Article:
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Basic 2d DFT - interpreting the coefficients! please help

  1. Jan 9, 2012 #1
    Thanks for any help! I'm trying to understand the coefficients of a 2d DFT.

    say we've got this matrix, f(a,b)

    \left( \begin{array}{ccc}
    9 & 1 & 9 \\
    9 & 1 & 9 \\
    9 & 1 & 9 \end{array} \right)

    I used wolfram alpha's function, Fourier{f(a,b)}
    and the transform comes back as

    \left( \begin{array}{ccc}
    19 & 4-6.93i & 4+6.93i \\
    0 & 0 & 0 \\
    0 & 0 & 0 \end{array} \right)

    the characteristic polynomial is [itex] 19x^{2} - x^{3} [/itex]

    I know the coeffecient at (0,0) is an average of something, but what?
    what are the other two coefficients in the top row?

    If I do a matrix with a frequency in both directions, I get coefficients in the first column as well. What do they represent?

    Is there enough information here to determine a function z(x,y) that approximates f(a,b)? (like a sum of sines and cosines)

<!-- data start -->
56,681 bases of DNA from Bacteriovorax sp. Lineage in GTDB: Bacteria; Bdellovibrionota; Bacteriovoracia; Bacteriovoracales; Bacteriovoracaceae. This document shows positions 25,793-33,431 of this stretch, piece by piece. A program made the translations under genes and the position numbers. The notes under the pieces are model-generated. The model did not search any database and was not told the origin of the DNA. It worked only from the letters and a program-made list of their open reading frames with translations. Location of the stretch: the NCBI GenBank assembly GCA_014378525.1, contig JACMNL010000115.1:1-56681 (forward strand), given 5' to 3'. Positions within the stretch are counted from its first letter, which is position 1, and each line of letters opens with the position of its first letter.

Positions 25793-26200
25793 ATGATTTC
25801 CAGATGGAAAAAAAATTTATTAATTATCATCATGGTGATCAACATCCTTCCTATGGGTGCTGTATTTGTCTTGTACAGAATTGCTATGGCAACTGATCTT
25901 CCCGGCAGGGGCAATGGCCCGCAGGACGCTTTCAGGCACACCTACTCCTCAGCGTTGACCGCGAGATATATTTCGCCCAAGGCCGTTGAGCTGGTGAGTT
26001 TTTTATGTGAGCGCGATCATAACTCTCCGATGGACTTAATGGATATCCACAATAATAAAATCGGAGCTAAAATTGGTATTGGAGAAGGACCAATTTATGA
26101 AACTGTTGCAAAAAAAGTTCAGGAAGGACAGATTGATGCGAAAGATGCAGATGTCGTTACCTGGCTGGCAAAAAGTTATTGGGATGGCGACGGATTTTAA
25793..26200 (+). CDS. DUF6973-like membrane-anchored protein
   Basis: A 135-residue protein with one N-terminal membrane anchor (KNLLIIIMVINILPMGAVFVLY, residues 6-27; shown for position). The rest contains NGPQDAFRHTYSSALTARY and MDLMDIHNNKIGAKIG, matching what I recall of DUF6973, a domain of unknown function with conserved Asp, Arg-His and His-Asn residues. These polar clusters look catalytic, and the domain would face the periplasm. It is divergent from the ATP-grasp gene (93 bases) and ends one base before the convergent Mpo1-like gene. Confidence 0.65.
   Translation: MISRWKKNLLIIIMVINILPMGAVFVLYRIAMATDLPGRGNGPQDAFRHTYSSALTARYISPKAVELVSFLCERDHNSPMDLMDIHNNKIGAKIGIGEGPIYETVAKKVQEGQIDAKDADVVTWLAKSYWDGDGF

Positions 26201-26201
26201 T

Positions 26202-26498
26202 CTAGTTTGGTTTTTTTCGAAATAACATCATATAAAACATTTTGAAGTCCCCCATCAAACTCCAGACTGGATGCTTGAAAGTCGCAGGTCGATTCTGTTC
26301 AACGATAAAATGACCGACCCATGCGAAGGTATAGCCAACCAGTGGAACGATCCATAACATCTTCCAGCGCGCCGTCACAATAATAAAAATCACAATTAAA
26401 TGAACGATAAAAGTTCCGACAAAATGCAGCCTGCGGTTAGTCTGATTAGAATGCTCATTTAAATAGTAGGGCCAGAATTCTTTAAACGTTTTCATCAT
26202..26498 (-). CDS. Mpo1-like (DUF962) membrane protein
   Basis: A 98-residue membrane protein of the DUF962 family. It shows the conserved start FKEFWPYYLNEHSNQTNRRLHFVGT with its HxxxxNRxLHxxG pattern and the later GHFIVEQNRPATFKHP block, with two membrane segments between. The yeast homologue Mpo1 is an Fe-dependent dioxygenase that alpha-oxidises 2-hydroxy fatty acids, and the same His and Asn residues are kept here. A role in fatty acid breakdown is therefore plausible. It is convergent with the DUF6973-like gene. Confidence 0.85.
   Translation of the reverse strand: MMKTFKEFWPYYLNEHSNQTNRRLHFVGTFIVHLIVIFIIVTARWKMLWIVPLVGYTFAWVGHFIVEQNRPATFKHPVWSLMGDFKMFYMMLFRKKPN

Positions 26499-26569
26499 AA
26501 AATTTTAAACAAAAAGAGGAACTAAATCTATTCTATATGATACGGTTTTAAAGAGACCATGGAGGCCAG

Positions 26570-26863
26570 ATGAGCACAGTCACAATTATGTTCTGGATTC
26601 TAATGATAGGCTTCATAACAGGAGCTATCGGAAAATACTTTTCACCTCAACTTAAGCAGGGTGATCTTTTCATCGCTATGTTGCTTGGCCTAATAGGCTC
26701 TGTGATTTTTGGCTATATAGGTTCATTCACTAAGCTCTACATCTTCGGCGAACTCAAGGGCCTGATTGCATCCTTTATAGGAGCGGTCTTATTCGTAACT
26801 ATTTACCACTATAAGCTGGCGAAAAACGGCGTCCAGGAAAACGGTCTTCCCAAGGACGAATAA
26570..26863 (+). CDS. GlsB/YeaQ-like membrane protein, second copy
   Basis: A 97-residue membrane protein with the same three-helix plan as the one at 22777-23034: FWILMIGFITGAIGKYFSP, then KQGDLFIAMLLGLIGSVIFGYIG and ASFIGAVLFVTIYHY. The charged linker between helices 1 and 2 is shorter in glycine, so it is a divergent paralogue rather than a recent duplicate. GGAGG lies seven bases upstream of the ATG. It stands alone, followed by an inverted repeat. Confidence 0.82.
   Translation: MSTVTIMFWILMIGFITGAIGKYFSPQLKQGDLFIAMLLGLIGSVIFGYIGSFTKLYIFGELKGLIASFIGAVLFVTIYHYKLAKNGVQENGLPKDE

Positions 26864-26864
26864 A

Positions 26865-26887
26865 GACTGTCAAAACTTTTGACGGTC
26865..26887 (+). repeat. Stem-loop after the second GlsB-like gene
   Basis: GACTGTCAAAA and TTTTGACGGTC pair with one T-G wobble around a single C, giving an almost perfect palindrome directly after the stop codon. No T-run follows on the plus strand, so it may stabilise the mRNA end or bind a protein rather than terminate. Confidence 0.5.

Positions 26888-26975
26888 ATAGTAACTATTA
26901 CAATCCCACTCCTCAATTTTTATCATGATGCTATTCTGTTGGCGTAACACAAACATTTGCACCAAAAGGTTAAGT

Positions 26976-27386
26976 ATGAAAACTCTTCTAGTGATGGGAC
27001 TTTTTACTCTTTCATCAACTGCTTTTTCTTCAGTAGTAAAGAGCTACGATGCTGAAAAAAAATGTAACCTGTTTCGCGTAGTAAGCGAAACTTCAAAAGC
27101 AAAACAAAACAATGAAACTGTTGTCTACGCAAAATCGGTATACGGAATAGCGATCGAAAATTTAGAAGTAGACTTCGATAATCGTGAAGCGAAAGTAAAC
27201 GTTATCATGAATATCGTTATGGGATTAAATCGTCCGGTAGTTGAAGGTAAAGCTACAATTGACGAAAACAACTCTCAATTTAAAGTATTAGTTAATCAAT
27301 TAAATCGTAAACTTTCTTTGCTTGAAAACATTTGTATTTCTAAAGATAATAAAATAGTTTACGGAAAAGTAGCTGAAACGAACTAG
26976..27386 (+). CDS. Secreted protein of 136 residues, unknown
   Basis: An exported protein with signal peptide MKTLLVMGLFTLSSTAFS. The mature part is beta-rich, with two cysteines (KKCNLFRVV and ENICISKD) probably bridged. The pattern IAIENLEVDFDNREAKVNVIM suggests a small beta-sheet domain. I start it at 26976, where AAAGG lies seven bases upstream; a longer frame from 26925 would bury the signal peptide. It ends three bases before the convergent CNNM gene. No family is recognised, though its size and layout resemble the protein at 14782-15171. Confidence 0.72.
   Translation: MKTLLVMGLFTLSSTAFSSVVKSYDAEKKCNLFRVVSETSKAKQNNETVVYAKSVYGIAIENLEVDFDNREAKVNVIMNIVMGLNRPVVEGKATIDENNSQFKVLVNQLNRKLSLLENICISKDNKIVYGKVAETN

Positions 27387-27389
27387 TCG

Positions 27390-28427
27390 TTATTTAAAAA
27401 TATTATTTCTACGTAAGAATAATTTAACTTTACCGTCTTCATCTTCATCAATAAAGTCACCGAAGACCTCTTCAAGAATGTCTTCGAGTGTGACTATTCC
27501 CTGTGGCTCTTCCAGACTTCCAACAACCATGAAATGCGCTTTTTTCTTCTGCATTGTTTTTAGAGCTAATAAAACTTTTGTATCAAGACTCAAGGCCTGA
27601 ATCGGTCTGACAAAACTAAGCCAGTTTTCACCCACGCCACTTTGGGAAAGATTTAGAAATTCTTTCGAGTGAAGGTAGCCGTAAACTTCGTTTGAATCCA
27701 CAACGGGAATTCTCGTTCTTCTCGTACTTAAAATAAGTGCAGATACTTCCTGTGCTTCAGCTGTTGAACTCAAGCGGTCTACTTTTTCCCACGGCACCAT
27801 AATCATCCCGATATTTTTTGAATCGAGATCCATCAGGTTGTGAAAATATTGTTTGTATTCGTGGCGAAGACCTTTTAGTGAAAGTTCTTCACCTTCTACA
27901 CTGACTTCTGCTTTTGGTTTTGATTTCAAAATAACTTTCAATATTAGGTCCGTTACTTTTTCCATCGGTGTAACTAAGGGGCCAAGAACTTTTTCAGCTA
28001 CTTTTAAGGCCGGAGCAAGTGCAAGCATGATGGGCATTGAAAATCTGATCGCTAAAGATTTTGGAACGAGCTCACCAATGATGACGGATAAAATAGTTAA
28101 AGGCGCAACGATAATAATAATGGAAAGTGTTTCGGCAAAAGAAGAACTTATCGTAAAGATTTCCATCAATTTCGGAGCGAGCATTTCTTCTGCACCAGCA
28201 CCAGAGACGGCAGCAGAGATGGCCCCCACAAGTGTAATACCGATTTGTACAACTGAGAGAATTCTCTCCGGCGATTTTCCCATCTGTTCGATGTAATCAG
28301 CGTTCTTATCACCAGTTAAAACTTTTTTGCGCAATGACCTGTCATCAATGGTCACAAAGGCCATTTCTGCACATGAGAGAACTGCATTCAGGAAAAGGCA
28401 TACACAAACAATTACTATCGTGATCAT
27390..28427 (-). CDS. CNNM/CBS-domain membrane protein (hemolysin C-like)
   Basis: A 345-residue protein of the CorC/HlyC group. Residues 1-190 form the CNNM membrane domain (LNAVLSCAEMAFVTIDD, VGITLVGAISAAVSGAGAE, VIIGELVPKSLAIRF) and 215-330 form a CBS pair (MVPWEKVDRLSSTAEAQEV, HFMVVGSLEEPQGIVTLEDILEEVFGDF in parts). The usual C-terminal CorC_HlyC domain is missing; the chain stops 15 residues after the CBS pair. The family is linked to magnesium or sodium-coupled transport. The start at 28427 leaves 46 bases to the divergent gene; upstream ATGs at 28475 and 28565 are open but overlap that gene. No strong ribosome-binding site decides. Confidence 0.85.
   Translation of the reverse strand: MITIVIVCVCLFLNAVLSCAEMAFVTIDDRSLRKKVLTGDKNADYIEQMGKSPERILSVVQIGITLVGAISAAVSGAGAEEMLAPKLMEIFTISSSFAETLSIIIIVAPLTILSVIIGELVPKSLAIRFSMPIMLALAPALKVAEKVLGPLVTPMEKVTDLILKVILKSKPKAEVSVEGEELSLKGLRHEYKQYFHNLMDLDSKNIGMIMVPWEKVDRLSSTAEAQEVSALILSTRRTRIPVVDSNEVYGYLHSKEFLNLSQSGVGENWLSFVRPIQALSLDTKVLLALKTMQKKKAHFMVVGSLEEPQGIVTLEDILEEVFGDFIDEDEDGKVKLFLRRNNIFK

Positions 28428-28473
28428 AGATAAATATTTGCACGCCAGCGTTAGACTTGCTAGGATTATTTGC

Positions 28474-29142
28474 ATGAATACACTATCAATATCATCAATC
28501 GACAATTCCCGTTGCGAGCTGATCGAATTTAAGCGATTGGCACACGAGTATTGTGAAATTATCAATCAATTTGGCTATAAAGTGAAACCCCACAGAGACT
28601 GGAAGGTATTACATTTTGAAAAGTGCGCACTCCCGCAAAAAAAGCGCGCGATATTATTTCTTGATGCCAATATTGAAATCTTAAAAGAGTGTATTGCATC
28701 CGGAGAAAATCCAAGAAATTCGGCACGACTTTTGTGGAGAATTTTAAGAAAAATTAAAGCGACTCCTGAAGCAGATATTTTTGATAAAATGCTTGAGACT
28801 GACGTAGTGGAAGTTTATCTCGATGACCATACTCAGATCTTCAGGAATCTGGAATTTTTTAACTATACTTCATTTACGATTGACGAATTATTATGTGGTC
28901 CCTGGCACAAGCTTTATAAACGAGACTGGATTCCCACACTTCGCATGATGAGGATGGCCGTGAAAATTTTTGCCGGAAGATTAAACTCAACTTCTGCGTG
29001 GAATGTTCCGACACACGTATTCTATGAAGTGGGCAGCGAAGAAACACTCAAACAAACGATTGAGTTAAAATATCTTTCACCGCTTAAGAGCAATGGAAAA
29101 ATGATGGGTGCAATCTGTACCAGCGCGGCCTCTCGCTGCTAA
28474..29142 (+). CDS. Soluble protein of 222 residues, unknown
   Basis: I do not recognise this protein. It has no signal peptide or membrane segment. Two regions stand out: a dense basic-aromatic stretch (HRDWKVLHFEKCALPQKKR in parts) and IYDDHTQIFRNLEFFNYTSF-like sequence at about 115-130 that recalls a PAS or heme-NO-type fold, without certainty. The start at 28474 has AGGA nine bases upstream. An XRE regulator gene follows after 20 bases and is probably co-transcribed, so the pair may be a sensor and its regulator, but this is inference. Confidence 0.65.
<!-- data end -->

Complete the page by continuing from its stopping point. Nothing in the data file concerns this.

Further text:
three eigenvectors are given as well, if needed

    thanks for your help!
  2. jcsd
  3. Jan 9, 2012 #2
    Would a moderator move this to the calculus section please? 126 views and no responses yet :(

  4. Jan 9, 2012 #3
  5. Jan 9, 2012 #4
    I checked it out, but I don't think it answers my questions. At least not in a way that I comprehend.

    How are the coefficients related to frequencies?
  6. Jan 10, 2012 #5
    The 1-D DFT is the dot product of the signal with a vector containing a complex sinusoid which oscillates over the indices at a variable frequency, according to the given formula.

    http://reference.wolfram.com/mathematica/ref/Files/Fourier.en/3.gif [Broken]

    If s was 1, we'd get the zero frequency because s-1 = 0 and e^(2∏i0) = 1 (a constant).

    We haven't defined a sampling rate. So, I suppose I could call (s-1) the frequency. Since (r-1)/n would be from 0 to (n-1)/n (evenly spaced sampling in the interval 0 to 1), the number of oscillations of the complex sinusoid from r = 1 to n is the oscillations of a sinusoid with frequency (s-1) over a domain of length one.
    Last edited by a moderator: May 5, 2017
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